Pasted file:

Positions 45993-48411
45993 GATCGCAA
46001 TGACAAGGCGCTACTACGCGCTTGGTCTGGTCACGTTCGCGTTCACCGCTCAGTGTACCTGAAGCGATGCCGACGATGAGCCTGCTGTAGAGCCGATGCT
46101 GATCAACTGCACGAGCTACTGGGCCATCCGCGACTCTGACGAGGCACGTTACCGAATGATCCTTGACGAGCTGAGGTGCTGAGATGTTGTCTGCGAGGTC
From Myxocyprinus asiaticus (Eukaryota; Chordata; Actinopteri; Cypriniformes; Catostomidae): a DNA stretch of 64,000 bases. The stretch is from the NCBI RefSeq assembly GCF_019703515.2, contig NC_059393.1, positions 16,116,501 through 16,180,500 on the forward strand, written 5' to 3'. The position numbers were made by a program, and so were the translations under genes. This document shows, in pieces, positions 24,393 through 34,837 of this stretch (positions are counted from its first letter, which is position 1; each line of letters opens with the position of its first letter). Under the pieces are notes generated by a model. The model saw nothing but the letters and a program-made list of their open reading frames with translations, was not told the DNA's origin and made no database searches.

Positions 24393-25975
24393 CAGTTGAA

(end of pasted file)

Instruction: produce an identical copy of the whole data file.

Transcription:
Positions 45993-48411
45993 GATCGCAA
46001 TGACAAGGCGCTACTACGCGCTTGGTCTGGTCACGTTCGCGTTCACCGCTCAGTGTACCTGAAGCGATGCCGACGATGAGCCTGCTGTAGAGCCGATGCT
46101 GATCAACTGCACGAGCTACTGGGCCATCCGCGACTCTGACGAGGCACGTTACCGAATGATCCTTGACGAGCTGAGGTGCTGAGATGTTGTCTGCGAGGTC
From Myxocyprinus asiaticus (Eukaryota; Chordata; Actinopteri; Cypriniformes; Catostomidae): a DNA stretch of 64,000 bases. The stretch is from the NCBI RefSeq assembly GCF_019703515.2, contig NC_059393.1, positions 16,116,501 through 16,180,500 on the forward strand, written 5' to 3'. The position numbers were made by a program, and so were the translations under genes. This document shows, in pieces, positions 24,393 through 34,837 of this stretch (positions are counted from its first letter, which is position 1; each line of letters opens with the position of its first letter). Under the pieces are notes generated by a model. The model saw nothing but the letters and a program-made list of their open reading frames with translations, was not told the DNA's origin and made no database searches.

Positions 24393-25975
24393 CAGTTGAA